When discussing “Fire in the Hole” the other day, I wrote about how I much I enjoy Mike Patton singing about the passage of time. He does so again on Mr. Bungle’s third and final album, California. (Coincidentally, I’m seeing Fiddler on the Roof’s national tour, where this theme is visited.)
Or at least this lyric represents what I think is Patton singing about the passage of time.
“Goodbye sober day/The years grew wings and flew away/Ghosts of the past become barbarians/Of the future/And I still pity you/Because what you said was true.”
Then, as Mr. Bungle is known to do, the song takes a completely new direction and, eventually, all hell breaks loose.
As bassist Trevor Dunn told Faith No More Followers, Patton, with the exception of a riff or two, wrote most of “Goodbye Sober Day.”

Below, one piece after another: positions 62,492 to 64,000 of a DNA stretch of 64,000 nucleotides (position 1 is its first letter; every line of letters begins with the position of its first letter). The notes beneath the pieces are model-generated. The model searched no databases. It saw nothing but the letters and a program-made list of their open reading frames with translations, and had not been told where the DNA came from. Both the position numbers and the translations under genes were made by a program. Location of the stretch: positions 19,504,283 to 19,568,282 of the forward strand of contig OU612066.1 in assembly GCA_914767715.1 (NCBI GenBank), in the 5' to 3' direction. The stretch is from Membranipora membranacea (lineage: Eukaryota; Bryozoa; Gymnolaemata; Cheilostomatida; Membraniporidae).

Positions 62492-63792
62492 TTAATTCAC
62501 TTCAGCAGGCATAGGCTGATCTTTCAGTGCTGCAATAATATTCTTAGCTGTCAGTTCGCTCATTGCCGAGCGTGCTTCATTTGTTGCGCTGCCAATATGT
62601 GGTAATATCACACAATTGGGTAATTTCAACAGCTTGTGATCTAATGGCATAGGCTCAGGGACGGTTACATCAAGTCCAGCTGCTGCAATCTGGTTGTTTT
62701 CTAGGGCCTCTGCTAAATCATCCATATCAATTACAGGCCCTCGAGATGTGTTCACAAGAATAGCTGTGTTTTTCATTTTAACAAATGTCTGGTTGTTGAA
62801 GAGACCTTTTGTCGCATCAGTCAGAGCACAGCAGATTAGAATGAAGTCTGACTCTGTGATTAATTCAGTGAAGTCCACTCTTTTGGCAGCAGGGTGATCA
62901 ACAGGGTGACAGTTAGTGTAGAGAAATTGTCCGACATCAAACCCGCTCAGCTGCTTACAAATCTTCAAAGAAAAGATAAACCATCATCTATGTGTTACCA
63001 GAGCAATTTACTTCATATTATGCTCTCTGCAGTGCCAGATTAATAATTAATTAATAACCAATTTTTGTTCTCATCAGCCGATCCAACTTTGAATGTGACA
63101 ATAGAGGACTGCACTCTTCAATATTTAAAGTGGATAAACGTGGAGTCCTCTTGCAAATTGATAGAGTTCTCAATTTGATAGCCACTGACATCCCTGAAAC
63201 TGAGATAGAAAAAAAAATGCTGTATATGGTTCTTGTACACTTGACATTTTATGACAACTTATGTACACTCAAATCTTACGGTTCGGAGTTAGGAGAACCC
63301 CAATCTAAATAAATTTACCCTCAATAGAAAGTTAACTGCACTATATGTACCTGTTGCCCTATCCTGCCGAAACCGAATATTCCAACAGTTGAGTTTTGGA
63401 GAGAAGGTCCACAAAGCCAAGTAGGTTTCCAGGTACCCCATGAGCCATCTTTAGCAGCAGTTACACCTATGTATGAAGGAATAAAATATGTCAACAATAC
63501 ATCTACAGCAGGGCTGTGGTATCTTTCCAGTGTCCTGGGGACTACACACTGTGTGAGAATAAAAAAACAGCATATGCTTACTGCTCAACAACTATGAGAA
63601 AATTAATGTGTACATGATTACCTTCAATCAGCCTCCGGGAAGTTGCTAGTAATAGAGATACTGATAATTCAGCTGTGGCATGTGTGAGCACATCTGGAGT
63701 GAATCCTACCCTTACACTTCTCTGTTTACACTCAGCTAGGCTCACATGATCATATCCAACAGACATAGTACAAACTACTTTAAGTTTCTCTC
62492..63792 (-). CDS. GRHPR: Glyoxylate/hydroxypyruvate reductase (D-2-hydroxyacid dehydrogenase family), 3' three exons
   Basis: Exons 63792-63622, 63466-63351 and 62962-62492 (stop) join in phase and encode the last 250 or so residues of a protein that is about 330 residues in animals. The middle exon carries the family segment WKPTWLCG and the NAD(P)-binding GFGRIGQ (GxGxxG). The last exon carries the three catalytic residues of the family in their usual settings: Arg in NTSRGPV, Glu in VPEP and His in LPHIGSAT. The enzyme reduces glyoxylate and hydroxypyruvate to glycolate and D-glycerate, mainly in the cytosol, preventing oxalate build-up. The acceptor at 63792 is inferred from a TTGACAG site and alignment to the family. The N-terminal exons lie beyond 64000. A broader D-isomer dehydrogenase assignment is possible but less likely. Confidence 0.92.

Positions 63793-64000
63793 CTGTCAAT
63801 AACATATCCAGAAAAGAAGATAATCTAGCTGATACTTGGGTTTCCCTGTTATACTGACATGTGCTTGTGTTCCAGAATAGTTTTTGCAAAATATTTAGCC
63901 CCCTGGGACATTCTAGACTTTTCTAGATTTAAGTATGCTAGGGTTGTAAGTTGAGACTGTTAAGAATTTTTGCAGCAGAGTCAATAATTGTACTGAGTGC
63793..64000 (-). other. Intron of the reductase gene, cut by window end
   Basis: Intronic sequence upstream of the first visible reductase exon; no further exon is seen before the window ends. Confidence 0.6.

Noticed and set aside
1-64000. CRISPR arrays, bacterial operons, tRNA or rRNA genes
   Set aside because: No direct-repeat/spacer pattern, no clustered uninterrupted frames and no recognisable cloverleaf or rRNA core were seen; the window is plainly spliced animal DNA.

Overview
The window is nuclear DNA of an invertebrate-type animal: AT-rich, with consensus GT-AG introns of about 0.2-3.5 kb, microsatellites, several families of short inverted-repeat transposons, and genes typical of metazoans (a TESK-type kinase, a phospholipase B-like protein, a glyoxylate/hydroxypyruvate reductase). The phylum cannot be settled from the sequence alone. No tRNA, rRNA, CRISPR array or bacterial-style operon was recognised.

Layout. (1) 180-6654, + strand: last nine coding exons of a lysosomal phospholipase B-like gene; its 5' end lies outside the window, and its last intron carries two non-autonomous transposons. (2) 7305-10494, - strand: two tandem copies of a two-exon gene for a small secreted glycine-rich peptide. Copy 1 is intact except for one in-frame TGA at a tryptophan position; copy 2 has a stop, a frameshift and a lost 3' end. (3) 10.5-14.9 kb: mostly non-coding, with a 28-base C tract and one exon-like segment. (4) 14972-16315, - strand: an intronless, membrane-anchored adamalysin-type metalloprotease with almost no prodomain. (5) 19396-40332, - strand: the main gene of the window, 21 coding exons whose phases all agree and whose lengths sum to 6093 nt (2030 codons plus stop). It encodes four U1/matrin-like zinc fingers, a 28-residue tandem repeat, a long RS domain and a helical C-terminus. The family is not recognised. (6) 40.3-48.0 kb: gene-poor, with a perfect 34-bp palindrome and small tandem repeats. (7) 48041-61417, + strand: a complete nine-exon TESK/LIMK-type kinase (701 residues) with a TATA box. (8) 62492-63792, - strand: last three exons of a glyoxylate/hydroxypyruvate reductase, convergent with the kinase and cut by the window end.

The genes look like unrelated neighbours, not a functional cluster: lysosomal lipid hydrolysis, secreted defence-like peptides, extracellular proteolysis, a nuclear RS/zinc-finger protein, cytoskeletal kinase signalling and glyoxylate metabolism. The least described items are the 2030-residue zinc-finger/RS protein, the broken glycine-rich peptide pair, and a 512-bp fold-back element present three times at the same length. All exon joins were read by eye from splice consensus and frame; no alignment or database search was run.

And Sputnik Music really enjoyed it.
Wrote the reviewer, “Arguably the most ingenious song in Mr. Bungle’s entire discography, ‘Goodbye Sober Day’ capitalizes on the album’s momentum by being an all-out explosion of eccentricism and horror, jumping from an exotic xylophone melody to fuzzy distortion to ghostly cries until finally culminating in an unforgettable burst of both frenetic tribal chanting and heavy metal. ‘Goodbye Sober Day’ is the perfect final note for Mr. Bungle’s career, remaining true to the sound established on California while nevertheless harkening back to the band’s previous releases.”
The frenetic chanting in the middle is apparently based on the Ramayana, an ancient Indian epic that was written in Sanskrit. A strange choice, but hey, that’s Mr. Bungle. California is Mr. Bungle’s most accessible album, but “Goodbye Sober Day” isn’t necessarily for the mainstream top-40 fan.
“To us, California is pop-y,” Patton told New Music in 1999. “But to some fucking No Doubt fan in Ohio, they’re not going to swallow that.”
Previously from California:
- Ars Moriendi (Day 14)
To follow along on the 365 days of Patton, click here for a list of each day’s post.